Even when perfectionism doesn’t lead to mental health problems, it can affect children’s quality of life. They often fail to find enjoyment in anything – whether in school or outside – because they never live up to their own standards. Their drive to be the best can cause arguments with family and friends, and their obsession with perfection may mean that hobbies and play are squeezed out because they spend so much time on homework, sports or music practice.
Ironically, perfectionist children can be at risk of underachieving. They may give up easily if they think they’re not going to get full marks, and avoid tasks that they know they’re going to find difficult. They might feign illness to get out of school if they’re struggling with something, or refuse to hand in work unless it’s perfect. They might also put excessive amounts of time into their schoolwork, but not always do as well as other children. ‘It’s the law of diminishing returns: investing more time doesn’t necessarily mean their work will be better,’ Edith adds.
Helping your perfectionist child
Perfectionist children can be difficult to help, because in their eyes, nothing other than 100 per cent is good enough. But there are ways to help your child develop a healthier outlook on their schoolwork.
Give your child opportunities to fail. ‘It’s vital to experience failure, because it’s when we make mistakes that we learn,’ says Edith. Try out a new sport as a family and laugh at yourselves when you slip up, or play board games with an element of chance where your child doesn’t always win.
Talk about mistakes you’ve made yourself, and how you learned from them. Model coping skills when things go wrong for you, rather than getting stressed, upset or angry about your failure.
Reward the effort, not the outcome. ‘Often, parents reward children for achievements such as good exam results, but I think we should give the reward before the grades come out to show that we value the hard work as much as the outcome,’ Edith suggests.
Provide lots of opportunities for your child to take part in non-academic, non-competitive activities such as drawing, baking, cycling and extracurricular clubs like Scouting and Girlguiding.
Set time limits for homework, in consultation with your child’s teacher. ‘Schools should have guidelines about how long homework should take, so make sure your child sticks to them, and divert them into another pleasant activity when the time is up,’ says Edith. ‘If the work isn’t finished to their standards, write a note to the teacher stating how long they spent on it so the “blame” for it not being perfect doesn’t fall on your child.’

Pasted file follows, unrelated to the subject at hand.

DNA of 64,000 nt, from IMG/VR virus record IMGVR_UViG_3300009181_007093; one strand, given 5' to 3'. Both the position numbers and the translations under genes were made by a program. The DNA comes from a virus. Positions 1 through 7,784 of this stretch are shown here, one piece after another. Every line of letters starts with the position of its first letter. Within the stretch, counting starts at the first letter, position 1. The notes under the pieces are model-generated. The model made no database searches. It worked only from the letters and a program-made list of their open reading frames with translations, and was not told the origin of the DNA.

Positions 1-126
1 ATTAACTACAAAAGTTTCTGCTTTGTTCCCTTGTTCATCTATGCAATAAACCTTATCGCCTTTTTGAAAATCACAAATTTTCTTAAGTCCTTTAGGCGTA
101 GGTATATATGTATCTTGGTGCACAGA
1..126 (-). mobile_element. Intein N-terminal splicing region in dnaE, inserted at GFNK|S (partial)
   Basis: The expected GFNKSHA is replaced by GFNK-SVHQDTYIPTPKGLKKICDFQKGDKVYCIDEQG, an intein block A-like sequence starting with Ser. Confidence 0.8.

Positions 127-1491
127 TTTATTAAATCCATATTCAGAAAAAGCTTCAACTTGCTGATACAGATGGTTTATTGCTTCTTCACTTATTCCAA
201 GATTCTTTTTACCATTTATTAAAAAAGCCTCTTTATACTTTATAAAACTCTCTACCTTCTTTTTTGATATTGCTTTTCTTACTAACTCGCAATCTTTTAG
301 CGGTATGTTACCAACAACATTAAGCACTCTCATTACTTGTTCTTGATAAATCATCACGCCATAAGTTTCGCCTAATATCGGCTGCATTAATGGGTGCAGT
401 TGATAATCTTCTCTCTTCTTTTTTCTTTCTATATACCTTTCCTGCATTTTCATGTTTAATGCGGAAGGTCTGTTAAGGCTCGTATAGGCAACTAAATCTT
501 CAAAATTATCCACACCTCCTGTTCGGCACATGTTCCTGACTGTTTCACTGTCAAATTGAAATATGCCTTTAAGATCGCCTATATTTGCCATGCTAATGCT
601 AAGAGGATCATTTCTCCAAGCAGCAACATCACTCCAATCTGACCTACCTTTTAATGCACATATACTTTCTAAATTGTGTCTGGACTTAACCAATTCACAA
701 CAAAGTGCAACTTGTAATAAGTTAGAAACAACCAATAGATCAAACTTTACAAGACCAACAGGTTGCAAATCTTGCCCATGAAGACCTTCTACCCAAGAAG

Teach them to identify anxious feelings. ‘Anxiety creates sensations in the body, so help your child identify that these are “bullying thoughts” and they don’t have to give in to them,’ Edith says. Doing some physical exercise like going for a walk or bike ride, skipping or playing football in the garden can help to relieve these feelings of anxiety.
Don’t dismiss your child’s feelings. If they’re upset about a dropped mark in a test or a critical comment on a piece of homework, telling them that it doesn’t matter just won’t cut it. Instead, acknowledge the way they’re feeling, and when they’re calm, talk to them about what they can learn from the experience.
Instruct them in some basic cognitive behavioural therapy (CBT) strategies. ‘One good technique is to ask your child what they would say to a friend who was struggling with the need for perfection,’ Edith says. ‘This can help them to be kinder to themselves.’
Talk about great achievers in history and society. ‘There are many role models who had to deal with failure on their route to success, and they can be a great encouragement to your child,’ says Edith. Richard Branson, for example, has ADHD, Steve Jobs was dyslexic, and JK Rowling didn't get into Oxford University.
Know when to consider professional help. If your child is showing signs of a mental health issue like anxiety or depression, seek advice from your GP or ask to be put in touch with the school nurse. They can advise you about where to get support for your child.